How Technology Can Improve Human Performance And Safety In Industry 4.0

Jol Keegan

For decades, we’ve heard the promise that computers are going to make work easier. It seems only now that the Fourth Industrial Revolution, or Industry 4.0, is starting to deliver on that promise through stark, disruptive technological transformation. While many things are significantly easier – for example, who wants to roll back to queuing in a bank or posting a cheque rather than a 20-second electronic funds transfer? – I look around my own and my customers’ industries, and it appears for many, that work is perversely becoming harder. Put another way, work is becoming more pervasive in our lives.

That’s because, in my observation, while the time it takes to execute tasks and processes is reduced dramatically,  conversely, the number of tasks and processes to be executed in each day is increasing. We are chasing our tail; as each task becomes faster, we fill the time we save with more tasks. Perhaps we are on an uphill trajectory of a graph with an x-axis of busy-ness and a y-access of digital advancement. I’d like to think the rise is not a flat trajectory and that we’re about to ride over a peak and head downwards.

The downhill ride will be when simplification outstrips our work environments’ capacity to bombard us with more to do. I suggest we are nearly there, but in the meantime, the increased volume of tasks is a common source of workplace stress. Perhaps we have progressively swapped out the physical safety risks that peaked at the time of the first Industrial Revolution with mental safety risks associated with modern, complex lives inundated by information.

I believe we’re striving for a balance in which we are working smarter and being more productive and efficient, but not at the cost of our health (and let’s face it, hours stuck at a desk has a terrible impact on our physical as well as mental health).

While I would suggest that dramatic simplification will get us onto the downhill trajectory, I see the same technologies that will deliver that simplification, such as artificial intelligence, machine learning, and predictive analytics, are hinting at other ways to better manage our health and safety.

One of the more fascinating remits of my own work is the exploration of how technology can improve human performance and safety. For example, ensuring availability of athletes and soldiers through injury risk prediction, or the concept of connected workers—i.e., making the soldier, the police officer, and the firefighters a tangible part of the organization’s common operating picture.

Bringing human performance and safety into the mix can extend situational awareness beyond the knowledge of assets and equipment and a person’s geo-location and skillset. If we can understand a person’s physical and mental well-being in the context of their prospective or current mission, we enable operational decision-makers to truly ensure best “troops to task” or, to keep with the military vernacular, when to pull those troops from the frontline.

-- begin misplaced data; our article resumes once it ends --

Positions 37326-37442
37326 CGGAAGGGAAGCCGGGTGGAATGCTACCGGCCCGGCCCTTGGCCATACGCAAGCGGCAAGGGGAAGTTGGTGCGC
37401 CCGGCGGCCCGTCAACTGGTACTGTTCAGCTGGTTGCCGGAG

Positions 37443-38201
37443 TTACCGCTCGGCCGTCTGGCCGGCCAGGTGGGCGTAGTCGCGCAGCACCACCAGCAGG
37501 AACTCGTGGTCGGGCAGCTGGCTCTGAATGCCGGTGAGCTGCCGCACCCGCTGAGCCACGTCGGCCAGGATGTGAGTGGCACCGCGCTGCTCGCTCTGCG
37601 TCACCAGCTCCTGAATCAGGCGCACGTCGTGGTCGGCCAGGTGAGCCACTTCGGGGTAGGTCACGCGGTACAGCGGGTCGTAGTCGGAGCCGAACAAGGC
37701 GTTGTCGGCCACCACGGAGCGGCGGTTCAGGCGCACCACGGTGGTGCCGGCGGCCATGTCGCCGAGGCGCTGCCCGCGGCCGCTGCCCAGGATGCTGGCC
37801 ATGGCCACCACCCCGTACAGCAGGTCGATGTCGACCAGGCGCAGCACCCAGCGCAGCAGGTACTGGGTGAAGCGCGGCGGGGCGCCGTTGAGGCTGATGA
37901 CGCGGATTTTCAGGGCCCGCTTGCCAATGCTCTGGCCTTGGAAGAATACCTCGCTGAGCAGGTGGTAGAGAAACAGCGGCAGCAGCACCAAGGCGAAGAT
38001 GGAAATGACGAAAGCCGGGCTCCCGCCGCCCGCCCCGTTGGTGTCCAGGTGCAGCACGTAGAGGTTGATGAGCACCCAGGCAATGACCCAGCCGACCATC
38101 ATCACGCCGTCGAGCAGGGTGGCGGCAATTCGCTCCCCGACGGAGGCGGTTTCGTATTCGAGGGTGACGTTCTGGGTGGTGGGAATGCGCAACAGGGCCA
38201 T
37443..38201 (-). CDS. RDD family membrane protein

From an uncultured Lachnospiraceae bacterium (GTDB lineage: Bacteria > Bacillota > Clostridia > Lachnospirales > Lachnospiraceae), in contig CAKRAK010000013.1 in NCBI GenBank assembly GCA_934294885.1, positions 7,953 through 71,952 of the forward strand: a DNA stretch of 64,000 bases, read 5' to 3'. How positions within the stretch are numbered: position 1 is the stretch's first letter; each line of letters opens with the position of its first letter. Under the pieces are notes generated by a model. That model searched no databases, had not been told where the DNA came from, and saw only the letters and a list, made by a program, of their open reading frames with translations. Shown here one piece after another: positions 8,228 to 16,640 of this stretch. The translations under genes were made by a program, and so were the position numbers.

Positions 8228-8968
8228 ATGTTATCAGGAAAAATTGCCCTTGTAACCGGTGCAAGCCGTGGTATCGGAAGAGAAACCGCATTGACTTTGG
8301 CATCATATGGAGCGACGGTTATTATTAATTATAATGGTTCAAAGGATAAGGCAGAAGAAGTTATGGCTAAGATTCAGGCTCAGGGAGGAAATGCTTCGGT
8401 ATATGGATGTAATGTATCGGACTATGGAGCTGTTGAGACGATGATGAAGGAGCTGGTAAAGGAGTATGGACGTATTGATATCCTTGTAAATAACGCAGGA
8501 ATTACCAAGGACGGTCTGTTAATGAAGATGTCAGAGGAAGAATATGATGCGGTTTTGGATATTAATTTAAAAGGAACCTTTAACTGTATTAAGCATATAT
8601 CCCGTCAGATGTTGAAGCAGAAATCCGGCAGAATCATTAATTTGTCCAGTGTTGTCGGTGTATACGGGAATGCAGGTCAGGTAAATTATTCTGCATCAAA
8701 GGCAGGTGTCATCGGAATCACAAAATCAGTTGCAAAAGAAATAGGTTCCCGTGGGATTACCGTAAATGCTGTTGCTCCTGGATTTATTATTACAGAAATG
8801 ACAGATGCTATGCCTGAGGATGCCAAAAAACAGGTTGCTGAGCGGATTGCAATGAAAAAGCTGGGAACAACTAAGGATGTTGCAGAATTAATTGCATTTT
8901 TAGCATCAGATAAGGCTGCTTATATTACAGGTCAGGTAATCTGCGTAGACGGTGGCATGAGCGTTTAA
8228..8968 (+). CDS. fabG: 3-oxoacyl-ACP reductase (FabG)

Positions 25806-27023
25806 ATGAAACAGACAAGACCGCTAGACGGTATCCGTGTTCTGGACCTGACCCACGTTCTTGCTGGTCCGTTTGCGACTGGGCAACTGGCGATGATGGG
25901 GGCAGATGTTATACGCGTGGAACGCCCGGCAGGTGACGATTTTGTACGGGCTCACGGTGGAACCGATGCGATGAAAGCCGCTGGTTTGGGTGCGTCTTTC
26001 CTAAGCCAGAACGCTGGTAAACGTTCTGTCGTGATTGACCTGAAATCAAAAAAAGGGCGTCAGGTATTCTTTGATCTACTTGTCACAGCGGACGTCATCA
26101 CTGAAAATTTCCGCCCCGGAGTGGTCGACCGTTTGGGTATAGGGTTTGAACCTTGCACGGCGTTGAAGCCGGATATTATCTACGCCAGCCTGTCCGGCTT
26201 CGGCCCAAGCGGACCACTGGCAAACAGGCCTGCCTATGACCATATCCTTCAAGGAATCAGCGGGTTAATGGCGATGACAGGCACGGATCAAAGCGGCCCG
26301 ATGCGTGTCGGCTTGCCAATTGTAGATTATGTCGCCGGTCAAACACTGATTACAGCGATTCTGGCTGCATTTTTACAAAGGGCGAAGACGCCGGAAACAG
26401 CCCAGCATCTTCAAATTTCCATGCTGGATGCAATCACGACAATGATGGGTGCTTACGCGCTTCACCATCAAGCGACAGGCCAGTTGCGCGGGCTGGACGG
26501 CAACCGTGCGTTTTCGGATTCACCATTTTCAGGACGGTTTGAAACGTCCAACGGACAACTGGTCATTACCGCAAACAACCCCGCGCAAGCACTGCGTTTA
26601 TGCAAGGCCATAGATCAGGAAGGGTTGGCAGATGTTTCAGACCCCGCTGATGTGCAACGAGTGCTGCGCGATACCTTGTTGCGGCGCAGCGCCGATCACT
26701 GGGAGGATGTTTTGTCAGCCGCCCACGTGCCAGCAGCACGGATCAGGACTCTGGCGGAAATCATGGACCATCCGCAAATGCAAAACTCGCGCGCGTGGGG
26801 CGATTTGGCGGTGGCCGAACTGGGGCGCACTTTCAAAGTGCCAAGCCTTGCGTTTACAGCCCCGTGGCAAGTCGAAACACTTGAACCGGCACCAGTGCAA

I have seen that predictive analytics applied to medical records and athlete well-being self-assessments offer the means to predict injury. Meanwhile, rapid advances in wearable sensor technologies provide for the collection of physiological (e.g., heart rate) and biomechanical (e.g., gait) data. Pioneers in behavioral authentication are using such data to bring us to a point where an understanding of a person’s normal range of motion – their inertial signature – can provide a factor of authentication. Pivot this to human performance, and we could assess when someone is not moving freely; e.g., as an indicator of fatigue or identification of the emergence of an injury.

Overlay physiological and biomechanical data with workplace data (hours worked, tasks conducted, welfare records, etc.) and run advanced analytics incorporating machine learning, and we could start appreciating when people are reaching a point of physical or mental harm. Or at least we could have systems flag probability of harm for a human to decide whether to intervene.

For example:

  • A soldier’s sub-optimal inertial signature on a route-march combined with recent medical history suggests a high likelihood of injury
  • A prediction of injury risk to an athlete is reinforced by an inertial signature indicating rapid onset of fatigue
  • After two night shifts involving an unusually high exposure to people experiencing traumatic events, an emergency response center worker’s physical demeanor suggests a third night could be harmful
  • A bush firefighter’s physiological data, combined with geo-proximity to colleagues on task and environmental conditions (e.g. temperature from worn sensors or smoke visibility from streaming on-person video footage), suggests an immediate intervention to withdraw him/her to safety
  • A police officer’s stress levels coupled with exposure to an abnormally high number of violent confrontations in the last few shifts trigger a welfare/mental health alert.

I’m personally fascinated and excited by such prospects for technology over and above the promise of working easier, or at least smarter. The prospects for safety, of course, go well beyond my own focus on defence, public security, and sport. I’d love to hear your thoughts on what might be possible in this space in the very near future.

For more on this topic, see The Human Side Of Machine Learning.

Jol Keegan

About Jol Keegan

Jolyon brings with him to SAP 27 years of experience in Defence, Government and Industry roles, including Special Forces, Intelligence, Policy, and Program Management. He is responsible for Defence and Public Security across ANZ, building go to market strategies, planning and executing demand generation activities, and being closely involved with accounts in deal support